In every pride parade I participated in when I lived in Atlanta, the religious groups were always in the very back. We were the afterthought - the red-headed step children of the pride parade. The organizers showed their discomfort with our very presence by placing us so far in the back that most of the party was over by the time we reached Piedmont Park. They just didn't want to be bothered by those religious types.
NEW YORK -- Religious groups led the city's gay pride parade on Sunday, lending gravity to an often outrageous event that also featured a jumble of drag queens in feather boas, marching bands, motorcycle-riding lesbians, rugby players and samba dancers.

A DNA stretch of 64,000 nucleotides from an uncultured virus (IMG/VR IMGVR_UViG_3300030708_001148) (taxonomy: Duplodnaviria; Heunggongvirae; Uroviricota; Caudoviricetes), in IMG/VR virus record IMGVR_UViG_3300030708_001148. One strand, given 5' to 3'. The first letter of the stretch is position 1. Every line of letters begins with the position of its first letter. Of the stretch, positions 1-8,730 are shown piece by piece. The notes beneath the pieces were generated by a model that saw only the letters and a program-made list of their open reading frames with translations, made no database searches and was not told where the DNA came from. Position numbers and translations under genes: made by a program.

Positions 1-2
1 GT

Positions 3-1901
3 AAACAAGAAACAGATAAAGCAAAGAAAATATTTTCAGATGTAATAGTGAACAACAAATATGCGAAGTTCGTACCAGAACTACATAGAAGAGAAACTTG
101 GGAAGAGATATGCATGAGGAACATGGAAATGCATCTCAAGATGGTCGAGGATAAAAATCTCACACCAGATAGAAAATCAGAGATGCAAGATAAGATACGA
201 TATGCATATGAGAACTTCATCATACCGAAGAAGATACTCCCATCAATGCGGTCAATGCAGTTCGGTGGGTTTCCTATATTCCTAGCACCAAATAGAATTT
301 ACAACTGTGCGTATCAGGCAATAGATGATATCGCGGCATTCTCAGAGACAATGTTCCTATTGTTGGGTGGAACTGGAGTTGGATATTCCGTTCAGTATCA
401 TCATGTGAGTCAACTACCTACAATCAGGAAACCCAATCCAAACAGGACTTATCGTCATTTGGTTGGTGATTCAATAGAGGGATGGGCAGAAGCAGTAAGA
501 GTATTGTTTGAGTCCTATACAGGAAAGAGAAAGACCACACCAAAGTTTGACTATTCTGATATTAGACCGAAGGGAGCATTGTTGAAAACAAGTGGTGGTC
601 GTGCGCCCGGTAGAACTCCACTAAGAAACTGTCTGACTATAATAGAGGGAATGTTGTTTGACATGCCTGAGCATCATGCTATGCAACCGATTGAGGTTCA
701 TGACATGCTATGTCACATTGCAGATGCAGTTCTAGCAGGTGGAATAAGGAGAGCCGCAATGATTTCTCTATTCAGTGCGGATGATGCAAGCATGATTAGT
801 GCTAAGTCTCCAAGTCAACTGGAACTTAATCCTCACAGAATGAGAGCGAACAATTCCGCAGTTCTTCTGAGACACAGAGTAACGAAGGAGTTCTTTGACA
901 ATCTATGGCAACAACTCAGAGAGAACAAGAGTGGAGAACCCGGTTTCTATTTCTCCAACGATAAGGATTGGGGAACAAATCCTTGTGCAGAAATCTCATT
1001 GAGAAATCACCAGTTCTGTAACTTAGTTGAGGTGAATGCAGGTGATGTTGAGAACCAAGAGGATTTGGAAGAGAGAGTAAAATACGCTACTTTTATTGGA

As in past years, exhibitionists were also on display as the parade inched down Fifth Avenue and into Greenwich Village. Some revelers gyrated in bikini briefs and pranced in spike heels.
But the placement of the Christian, Jewish and Buddhist religious organizations near the head of the march - ahead of AIDS service groups and political advocacy groups - gave them unaccustomed prominence.
This truly is a significant development in our movement. I predicted a long time ago that our push for civil right would never be won unless we gave prominence to our religious groups, and perhaps, finally, the powers that be in our movement are listening.
I hope this is and enduring trend, and religion is not just the new black - to be tossed out with the next fad.